ï¿½ Organic material of natural origin or man-made origin
ï¿½ Biological (bioslime, mold, or fungi)
There are a number of factors involved in the selection of a suitable cleaning chemical
(or chemicals) and proper cleaning protocol. The first time you have to perform a
cleaning, it is recommended to contact the manufacturer of the equipment, the ROelement manufacturer, or a RO specialty chemical supplier. Once the suspected
foulant(s) are identified, one or more cleaning chemicals will be recommended.
These chemical(s) can be generic and available from a number of suppliers or can
be private-labeled proprietary cleaning solutions. The proprietary solutions can be
more expensive but may be easier to use and you cannot rule out the advantage of the
intellectual knowledge supplied by these companies. An invaluable service offered by
some service companies is that they will determine the proper cleaning chemicals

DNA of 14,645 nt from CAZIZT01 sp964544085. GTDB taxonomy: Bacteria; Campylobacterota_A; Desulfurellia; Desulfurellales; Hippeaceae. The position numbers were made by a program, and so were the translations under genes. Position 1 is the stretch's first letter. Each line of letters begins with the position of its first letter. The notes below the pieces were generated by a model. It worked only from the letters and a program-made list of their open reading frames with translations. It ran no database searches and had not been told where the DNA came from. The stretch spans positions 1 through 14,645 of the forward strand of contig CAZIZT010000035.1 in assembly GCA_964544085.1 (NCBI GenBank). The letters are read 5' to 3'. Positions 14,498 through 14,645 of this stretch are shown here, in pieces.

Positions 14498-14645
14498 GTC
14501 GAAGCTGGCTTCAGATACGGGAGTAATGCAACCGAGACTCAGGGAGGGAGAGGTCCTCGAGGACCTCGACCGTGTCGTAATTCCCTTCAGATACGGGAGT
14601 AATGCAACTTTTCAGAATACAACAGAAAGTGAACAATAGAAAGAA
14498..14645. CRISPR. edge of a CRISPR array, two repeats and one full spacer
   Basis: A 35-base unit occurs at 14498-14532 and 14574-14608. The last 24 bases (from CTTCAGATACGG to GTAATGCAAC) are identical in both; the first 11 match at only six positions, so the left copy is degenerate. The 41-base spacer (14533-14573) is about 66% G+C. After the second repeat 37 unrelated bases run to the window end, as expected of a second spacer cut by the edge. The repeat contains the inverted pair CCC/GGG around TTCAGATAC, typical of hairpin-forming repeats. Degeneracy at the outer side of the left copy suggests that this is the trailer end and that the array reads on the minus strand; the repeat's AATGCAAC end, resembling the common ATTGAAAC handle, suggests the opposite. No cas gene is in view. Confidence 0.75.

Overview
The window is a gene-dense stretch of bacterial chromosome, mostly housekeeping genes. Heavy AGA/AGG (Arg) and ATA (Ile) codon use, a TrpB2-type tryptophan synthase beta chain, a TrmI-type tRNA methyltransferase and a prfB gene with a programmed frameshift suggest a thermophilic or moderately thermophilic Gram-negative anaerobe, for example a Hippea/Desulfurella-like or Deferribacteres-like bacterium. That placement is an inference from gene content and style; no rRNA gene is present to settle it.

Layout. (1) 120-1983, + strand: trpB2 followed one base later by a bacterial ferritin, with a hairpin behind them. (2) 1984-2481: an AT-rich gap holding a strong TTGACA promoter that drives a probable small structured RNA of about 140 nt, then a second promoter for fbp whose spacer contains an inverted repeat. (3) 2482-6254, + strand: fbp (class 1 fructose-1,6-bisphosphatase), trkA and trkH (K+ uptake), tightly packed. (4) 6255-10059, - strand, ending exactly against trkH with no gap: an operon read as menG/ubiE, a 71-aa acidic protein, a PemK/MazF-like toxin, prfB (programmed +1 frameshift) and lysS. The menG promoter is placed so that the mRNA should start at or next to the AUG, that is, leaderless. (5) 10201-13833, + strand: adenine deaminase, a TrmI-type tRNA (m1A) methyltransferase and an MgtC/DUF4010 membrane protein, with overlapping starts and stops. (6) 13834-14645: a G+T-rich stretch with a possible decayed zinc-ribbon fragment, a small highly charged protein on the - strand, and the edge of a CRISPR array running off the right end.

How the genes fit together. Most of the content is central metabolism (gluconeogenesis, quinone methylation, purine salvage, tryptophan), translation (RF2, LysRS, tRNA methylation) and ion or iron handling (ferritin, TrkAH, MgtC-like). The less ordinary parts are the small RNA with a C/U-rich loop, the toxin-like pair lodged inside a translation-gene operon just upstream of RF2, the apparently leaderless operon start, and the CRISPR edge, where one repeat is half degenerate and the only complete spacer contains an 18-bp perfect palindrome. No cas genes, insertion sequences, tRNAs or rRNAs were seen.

and protocol by testing at their facility an element pulled from your system.
It is not unusual to have to use a number of different cleaning chemicals in a specific
sequence to achieve the optimum cleaning. There are times that a low pH cleaning is
used first to remove foulants like mineral scale, followed by a high pH cleaning to
remove organic material. However, there are times that a high pH cleaning is used
first to remove foulants like oil followed by a low pH cleaning. Some cleaning
solutions have detergents added to aid in the removal of heavy biological and organic
debris, while others have a chelating agent like EDTA added to aid in the removal of
colloidal material, organic and biological material, and sulfate scale. An important
thing to remember is that the improper selection of a cleaning chemical or the
sequence of chemical introduction can make the foulant worse.